For many people, remote work is now a simple fact of everyday life. And that doesn’t look set to change with lockdown measures expected to continue for the foreseeable future. With this in mind, we’ve decided to take a look at the things hiring managers and recruiters need to be aware of as they adopt a remote recruitment strategy.
When it comes to the hiring process, there’s one thing we truly believe here at vsource - it’s better to be proactive than reactive. And no aspect of recruitment is quite as proactive as sourcing. This is why it’s absolutely essential that you get your sourcing process nailed down from the off. So with this in mind, we decided to take a quick look at sourcing tools and how using them to their full potential can have a hugely positive impact on your recruitment efforts.
Talent acquisition leaders often struggle to have their voices heard at board level. While the work they do is seen as an essential component of a company’s growth, their input is rarely taken into account when major decisions are made at board level.
But could CEOs be making a big mistake in not allowing their TA leaders a seat at the executive table?
We certainly think so, and here’s why.
Spend any time in a board meeting or chatting with the CEO about work-related matters and very soon one thing becomes clear — c-level executives are all about the data.
They live for facts and figures. Data is what keeps them up at night as they ponder their next major business decision. But most importantly, it’s how the successful ones help a company grow.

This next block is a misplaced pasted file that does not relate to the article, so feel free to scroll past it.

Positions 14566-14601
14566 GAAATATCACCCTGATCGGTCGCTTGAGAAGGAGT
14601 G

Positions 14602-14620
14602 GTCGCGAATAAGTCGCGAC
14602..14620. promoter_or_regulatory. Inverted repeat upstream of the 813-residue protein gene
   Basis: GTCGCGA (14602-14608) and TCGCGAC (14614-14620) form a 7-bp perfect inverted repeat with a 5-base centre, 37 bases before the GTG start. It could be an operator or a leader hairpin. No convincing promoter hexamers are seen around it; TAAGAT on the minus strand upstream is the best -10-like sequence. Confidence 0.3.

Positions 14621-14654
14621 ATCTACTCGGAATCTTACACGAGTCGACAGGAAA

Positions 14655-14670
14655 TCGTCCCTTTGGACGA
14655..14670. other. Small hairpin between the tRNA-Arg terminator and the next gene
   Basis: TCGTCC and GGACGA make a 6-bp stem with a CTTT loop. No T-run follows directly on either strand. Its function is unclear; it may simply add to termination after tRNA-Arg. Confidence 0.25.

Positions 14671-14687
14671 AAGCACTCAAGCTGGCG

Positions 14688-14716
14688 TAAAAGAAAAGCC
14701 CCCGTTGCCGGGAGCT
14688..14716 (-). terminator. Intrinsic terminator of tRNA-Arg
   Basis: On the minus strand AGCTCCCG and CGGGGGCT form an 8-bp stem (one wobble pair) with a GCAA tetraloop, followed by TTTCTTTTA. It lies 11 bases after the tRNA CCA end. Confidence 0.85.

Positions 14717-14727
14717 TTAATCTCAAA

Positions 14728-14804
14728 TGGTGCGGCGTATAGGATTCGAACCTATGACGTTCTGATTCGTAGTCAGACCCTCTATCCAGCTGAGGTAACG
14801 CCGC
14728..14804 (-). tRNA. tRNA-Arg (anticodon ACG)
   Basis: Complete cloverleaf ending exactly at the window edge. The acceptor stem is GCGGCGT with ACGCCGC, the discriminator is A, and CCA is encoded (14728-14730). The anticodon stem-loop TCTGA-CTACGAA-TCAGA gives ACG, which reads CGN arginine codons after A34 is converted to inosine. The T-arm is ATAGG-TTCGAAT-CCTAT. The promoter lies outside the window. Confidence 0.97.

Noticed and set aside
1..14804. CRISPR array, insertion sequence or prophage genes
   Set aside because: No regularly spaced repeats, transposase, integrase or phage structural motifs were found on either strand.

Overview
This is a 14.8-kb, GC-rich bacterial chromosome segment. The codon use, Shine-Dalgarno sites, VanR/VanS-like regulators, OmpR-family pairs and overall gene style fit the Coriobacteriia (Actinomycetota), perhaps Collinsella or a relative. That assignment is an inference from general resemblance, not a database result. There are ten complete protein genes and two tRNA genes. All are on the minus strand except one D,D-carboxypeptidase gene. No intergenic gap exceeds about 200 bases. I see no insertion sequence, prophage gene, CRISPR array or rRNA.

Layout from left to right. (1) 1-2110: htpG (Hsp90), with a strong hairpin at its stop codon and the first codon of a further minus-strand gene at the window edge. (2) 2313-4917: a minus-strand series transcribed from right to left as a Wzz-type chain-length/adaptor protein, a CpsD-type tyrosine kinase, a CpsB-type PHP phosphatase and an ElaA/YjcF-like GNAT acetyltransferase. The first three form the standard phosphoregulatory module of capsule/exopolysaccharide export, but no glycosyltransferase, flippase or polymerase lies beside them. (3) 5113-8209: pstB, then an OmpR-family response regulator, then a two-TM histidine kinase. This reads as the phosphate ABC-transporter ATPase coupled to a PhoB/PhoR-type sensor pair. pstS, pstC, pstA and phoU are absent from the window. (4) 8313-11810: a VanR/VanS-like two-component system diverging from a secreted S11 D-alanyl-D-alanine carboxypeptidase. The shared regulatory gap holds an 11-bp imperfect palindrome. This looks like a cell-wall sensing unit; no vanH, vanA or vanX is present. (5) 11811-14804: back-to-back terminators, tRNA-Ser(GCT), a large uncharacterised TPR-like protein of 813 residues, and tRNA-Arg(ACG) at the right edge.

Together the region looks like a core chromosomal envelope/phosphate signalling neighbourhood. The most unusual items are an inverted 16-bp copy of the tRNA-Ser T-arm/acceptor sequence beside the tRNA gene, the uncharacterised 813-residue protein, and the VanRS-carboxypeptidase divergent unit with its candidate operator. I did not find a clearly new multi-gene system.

So it makes absolute sense that the departments and leaders whose input the CEO values most are those that can back up their proposals with solid data.
In the not so distant past, this value placed in data left the recruiter or HR professional at a disadvantage. While they had plenty of stats and figures for the hires they made, this data carried little weight at board level, particularly when it came to business strategy.
Ask any CEO or c-level executive about the planning that drives a company and you’ll hear a lot about sales planning, financial planning, and even business planning in general. What you’ll rarely hear them speak of though is people planning. Sure they may mention workforce planning, but generally speaking, it’s quite far down the list of perceived priorities.
So why is this?